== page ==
The U.S. Coast Guard transferred an HC-130J Super Hercules long range surveillance aircraft, CGNR-2009, to Air Station Kodiak, Alaska, Aug. 21.
The aircraft, originally stationed at Air Station Elizabeth City, North Carolina, is the first of five HC-130Js that will replace the five HC-130H aircraft currently stationed at Kodiak.
Since 1959, the U.S. Coast Guard has executed many of its aviation missions with C-130 variants, the newest being the HC-130J. The new HC-130J features more advanced engines and propellers, which provide a 20 percent increase in speed and altitude, and a 40 percent increase in range over the HC-130H Hercules model.
Another notable difference is the liquid oxygen (LOX) system which will allow the crew to fly at higher altitudes, providing a better vantage point for many missions. These aircraft are also outfitted with the Minotaur Mission System Suite, which provides increased capabilities for use of the sensors, radar and intelligence-gathering equipment.
These improvements enable the Coast Guard to better respond to mariners in peril by improving response times, extending time on scene for searching, law enforcement patrols, and increasing effectiveness and versatility in Alaska’s challenging weather and terrain. A key feature of the HC-130J includes the ability to execute precision air-delivery drops of survival gear to mariners at night, in zero-visibility, which is something its predecessor could not do.
Like its predecessor, the HC-130J is specifically modified for Coast Guard operations to include sea search radar, forward-looking infrared sensors, an enhanced communications suite and air-deliverable life rafts and survival kits.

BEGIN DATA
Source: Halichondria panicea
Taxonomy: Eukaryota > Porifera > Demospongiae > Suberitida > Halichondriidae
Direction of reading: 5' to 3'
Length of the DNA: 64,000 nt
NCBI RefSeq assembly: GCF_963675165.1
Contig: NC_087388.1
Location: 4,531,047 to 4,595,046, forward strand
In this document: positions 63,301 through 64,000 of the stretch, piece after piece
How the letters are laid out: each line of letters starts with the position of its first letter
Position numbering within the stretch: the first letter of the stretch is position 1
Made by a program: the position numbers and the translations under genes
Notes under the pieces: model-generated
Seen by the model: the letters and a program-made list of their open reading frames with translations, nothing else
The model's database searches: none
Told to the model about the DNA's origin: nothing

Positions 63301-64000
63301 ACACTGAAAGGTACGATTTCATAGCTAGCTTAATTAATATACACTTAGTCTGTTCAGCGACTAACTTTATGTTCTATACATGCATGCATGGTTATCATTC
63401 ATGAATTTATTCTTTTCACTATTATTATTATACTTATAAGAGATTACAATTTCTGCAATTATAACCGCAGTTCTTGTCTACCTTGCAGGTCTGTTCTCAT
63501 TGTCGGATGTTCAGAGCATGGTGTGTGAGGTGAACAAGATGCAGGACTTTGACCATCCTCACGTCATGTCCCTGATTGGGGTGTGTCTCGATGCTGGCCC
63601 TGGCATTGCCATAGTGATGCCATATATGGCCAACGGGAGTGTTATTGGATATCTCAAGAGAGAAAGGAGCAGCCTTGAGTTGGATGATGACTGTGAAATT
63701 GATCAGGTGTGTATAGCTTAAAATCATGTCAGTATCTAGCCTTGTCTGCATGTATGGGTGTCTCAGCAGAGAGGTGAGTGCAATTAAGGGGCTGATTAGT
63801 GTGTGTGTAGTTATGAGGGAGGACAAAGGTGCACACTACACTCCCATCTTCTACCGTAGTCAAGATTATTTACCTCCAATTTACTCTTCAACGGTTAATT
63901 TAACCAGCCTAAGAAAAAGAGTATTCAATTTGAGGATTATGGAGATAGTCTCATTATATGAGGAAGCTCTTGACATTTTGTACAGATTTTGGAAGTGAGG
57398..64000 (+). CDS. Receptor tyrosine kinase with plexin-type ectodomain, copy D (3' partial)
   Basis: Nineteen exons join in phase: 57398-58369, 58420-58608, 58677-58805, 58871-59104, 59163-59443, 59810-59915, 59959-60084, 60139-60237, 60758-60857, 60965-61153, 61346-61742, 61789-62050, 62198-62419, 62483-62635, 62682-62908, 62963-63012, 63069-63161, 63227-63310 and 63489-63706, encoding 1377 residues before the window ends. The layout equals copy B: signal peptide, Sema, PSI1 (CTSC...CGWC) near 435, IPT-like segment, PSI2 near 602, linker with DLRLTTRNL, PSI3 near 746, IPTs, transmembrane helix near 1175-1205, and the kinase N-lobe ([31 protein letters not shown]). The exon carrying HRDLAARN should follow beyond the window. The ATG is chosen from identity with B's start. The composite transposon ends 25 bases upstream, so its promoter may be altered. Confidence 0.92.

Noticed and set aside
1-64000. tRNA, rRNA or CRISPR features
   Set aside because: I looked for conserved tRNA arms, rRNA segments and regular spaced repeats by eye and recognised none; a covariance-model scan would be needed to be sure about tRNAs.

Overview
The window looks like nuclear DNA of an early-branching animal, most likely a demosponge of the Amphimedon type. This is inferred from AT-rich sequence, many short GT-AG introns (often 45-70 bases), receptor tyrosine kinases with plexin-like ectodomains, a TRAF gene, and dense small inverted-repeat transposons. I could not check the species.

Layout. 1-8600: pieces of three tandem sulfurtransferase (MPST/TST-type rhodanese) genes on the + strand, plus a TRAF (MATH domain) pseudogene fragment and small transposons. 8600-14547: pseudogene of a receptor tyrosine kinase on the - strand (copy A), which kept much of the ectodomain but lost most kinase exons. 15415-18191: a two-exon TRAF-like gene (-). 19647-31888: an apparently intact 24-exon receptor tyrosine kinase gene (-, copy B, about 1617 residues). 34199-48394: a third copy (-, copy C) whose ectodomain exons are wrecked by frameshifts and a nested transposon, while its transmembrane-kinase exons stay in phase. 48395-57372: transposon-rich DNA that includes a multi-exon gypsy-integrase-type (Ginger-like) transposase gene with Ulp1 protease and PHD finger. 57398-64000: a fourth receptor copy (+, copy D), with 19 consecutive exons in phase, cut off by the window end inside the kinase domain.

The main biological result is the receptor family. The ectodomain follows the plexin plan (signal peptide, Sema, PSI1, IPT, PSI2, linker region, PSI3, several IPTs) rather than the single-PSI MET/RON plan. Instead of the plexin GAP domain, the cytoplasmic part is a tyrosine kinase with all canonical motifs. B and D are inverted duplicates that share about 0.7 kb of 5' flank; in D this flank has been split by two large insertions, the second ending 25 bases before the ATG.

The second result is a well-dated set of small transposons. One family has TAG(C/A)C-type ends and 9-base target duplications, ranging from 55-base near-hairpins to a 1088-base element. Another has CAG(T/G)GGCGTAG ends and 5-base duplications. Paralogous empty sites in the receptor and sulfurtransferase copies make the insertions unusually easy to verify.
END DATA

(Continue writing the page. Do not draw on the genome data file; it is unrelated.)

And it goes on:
“The Coast Guard recognizes the strategic and economic importance of Alaska. We have always been an enthusiastic partner with the state, protecting the maritime public and safeguarding the environment,” said Capt. B.E. Dailey, Air Station Kodiak commanding officer. “This new aircraft, with its increased capabilities, represents the Coast Guard’s continued commitment to the state and will greatly improve our ability to respond while providing an additional margin of safety for our crews.”
The first phase of facilities improvements to accommodate the new aircraft – building LOX storage and service facilities – is underway, with completion planned later this year. Additional facilities improvements will begin this fall and run through October 2019.
Four additional HC-130Js are scheduled to arrive at Kodiak in 2019. The incoming HC-130s will join Kodiak’s current fleet of six MH-60s and four MH-65s. As the HC-130Js deploy to Kodiak, the five HC-130Hs will be removed. Those outgoing aircraft will be used to fill HC-130H long range surveillance fleet gaps or disposed of once all usable parts are salvaged to support the remaining HC-130H and HC-130J fleet.
The Coast Guard utilizes the C-130 platform for a variety of missions including search and rescue, long-range maritime patrol, enforcement of laws and treaties, illegal drug interdiction, marine environmental protection, military readiness and International Ice Patrol missions, as well as cargo and personnel transport.
Air Station Kodiak is the second Coast Guard air station to employ the latest C-130 variation since Lockheed Martin delivered the first Coast Guard HC-130J in 2003. Air Station Kodiak is excited to take advantage of this cutting-edge search and rescue platform in the Coast Guard’s harshest operating environment.